2. The initial read-through
When that time is up, I read through the novel from start to finish. I usually do this on an e-reader, and make very occasional notes about any structural and pacing problems. I note points when the book drags, or does someone mention something they shouldn’t know about yet because of a change as the book was being written, that kind of thing.
The reason I do this on the e-reader is because it saves one round of printing – these kinds of corrections are made on the computer before the next step.
I should add that this is the point where I will hate everything I’ve written, feel that I have taken on an impossible task, that it is all doomed and I should find an easy desk job somewhere instead of trying to be a writer. Like anxiety, depression and all the other moods in between, I’ve come to realise this isn’t actually a real thing. This is just fear, and like all the others, it passes.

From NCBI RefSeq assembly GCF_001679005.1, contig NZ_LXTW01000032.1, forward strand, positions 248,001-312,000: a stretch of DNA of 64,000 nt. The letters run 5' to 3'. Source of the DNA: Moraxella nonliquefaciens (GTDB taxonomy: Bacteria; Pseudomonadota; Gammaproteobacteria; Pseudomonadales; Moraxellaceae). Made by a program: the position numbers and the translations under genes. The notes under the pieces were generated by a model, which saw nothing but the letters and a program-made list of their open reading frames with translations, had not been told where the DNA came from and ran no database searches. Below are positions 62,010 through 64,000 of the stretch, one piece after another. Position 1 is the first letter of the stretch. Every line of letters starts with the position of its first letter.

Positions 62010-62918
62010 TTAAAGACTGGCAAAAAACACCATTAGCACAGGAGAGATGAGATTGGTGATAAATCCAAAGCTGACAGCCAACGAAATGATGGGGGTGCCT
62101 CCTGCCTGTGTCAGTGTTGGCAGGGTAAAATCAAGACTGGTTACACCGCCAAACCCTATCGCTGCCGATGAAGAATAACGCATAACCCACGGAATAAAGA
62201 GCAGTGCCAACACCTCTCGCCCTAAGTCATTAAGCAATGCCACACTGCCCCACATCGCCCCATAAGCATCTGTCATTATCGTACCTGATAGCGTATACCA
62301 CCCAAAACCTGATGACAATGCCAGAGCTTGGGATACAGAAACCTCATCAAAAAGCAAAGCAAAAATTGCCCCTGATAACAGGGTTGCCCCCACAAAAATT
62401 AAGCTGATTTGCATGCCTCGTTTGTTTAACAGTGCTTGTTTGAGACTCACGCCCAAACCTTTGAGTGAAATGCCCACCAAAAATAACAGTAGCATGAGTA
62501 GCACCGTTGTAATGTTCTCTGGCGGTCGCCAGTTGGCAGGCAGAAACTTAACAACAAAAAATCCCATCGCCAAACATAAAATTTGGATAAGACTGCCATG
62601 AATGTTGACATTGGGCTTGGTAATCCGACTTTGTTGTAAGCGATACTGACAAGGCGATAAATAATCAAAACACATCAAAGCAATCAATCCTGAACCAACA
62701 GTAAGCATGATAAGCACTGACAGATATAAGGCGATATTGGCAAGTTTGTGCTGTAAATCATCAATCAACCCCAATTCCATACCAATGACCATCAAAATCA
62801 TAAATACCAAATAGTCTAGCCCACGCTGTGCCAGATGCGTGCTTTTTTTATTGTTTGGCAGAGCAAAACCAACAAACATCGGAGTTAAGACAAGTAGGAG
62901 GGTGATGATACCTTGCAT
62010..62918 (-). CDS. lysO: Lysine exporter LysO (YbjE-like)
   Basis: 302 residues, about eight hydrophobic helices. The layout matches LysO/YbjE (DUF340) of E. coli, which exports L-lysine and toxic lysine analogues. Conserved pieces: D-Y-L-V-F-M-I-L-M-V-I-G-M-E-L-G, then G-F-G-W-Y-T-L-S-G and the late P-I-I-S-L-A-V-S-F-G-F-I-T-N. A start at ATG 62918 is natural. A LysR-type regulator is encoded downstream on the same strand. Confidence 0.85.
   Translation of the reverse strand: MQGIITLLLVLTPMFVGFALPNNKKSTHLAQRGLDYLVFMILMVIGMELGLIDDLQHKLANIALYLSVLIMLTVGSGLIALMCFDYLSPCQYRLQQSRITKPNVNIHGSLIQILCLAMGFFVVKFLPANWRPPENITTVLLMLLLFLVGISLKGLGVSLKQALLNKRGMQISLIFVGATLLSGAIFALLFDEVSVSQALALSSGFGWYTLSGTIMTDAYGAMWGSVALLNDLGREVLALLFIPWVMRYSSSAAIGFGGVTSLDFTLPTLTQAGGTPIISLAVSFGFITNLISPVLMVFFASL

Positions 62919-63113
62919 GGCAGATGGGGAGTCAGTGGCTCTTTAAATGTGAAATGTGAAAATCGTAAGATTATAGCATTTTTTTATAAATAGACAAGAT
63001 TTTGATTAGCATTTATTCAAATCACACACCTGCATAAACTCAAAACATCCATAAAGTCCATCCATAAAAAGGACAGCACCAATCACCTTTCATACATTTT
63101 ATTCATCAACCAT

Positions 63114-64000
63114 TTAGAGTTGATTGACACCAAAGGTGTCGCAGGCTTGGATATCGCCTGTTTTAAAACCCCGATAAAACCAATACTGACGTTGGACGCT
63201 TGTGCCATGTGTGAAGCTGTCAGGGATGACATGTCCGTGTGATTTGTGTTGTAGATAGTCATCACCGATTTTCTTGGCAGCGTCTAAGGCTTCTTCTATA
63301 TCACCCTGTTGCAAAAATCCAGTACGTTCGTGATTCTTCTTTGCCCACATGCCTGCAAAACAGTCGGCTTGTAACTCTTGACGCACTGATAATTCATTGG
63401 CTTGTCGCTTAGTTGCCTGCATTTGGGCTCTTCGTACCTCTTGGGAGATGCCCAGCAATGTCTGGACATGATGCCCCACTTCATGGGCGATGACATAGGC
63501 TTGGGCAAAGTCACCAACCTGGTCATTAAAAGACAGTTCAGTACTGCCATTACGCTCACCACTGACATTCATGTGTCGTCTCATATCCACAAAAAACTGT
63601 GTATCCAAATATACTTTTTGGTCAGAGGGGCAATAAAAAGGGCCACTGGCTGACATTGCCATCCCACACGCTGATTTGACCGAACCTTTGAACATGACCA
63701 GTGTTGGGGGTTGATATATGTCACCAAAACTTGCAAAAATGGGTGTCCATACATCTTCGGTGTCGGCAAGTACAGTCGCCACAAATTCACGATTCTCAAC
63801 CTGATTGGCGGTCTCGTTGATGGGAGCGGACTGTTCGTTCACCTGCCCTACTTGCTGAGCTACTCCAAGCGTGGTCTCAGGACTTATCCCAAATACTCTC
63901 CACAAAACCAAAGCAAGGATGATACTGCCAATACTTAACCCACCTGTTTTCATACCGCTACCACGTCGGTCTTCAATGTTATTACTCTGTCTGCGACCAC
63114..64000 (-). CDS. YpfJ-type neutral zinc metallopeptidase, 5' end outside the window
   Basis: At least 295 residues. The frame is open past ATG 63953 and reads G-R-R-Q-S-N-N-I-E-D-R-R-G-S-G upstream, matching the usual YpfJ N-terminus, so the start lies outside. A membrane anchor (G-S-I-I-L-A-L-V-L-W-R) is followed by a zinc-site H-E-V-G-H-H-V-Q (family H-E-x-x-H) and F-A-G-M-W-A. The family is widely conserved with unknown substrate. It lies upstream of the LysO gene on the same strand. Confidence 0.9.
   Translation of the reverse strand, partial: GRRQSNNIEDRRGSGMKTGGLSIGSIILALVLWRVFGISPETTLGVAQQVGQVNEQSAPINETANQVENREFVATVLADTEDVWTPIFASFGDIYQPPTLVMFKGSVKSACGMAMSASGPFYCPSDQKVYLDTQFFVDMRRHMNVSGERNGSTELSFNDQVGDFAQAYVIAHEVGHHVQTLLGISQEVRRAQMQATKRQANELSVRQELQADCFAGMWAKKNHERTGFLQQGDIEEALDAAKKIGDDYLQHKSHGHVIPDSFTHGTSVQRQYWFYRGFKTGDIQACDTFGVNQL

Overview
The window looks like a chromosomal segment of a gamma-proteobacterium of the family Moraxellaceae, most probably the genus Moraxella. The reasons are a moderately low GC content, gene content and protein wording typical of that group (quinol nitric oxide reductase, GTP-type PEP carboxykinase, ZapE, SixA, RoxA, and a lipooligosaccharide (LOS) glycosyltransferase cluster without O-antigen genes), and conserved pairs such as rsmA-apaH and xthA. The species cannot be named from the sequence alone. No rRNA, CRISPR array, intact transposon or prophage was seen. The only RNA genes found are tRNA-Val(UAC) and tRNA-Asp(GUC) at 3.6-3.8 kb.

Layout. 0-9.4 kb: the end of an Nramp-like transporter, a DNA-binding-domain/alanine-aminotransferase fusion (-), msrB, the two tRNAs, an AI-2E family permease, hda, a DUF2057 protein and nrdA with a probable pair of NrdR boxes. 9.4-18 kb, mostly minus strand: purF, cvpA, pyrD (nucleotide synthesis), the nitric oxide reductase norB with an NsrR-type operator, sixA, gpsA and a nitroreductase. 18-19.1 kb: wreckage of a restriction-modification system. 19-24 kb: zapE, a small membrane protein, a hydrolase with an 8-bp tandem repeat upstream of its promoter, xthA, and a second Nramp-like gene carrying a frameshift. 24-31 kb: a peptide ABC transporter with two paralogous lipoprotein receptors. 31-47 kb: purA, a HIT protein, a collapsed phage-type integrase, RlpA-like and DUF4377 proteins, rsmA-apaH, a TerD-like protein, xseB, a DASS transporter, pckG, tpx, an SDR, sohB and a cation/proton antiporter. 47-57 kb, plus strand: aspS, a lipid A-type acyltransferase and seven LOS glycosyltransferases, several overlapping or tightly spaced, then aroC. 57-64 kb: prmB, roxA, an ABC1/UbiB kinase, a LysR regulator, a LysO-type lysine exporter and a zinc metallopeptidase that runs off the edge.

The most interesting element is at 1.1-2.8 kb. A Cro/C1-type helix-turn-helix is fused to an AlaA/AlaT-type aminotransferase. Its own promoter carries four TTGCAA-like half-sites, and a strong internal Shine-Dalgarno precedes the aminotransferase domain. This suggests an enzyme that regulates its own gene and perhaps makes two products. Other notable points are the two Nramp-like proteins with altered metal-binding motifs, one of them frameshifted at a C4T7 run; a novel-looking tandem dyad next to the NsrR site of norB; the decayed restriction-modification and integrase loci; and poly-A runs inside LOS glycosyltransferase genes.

I’m not saying that it’s unreal because I’m actually a brilliant writer (hah!), what I mean is that it’s impossible for me to make that judgement. But that’s another post I reckon.
3. The first copyedit
Once the problems identified in the read-through have been corrected, and a large cup of tea made, I print the whole manuscript off. I’d really like to say I’ve moved away from paper for this stage, but truth be told, I can’t. It also allows me to clutch the pages to my bosom and have the moment of bliss where I think “I made this” before the hard work begins. I can see errors on paper I just can’t see on the screen. It’s easier on the eyes and quicker to scribble over.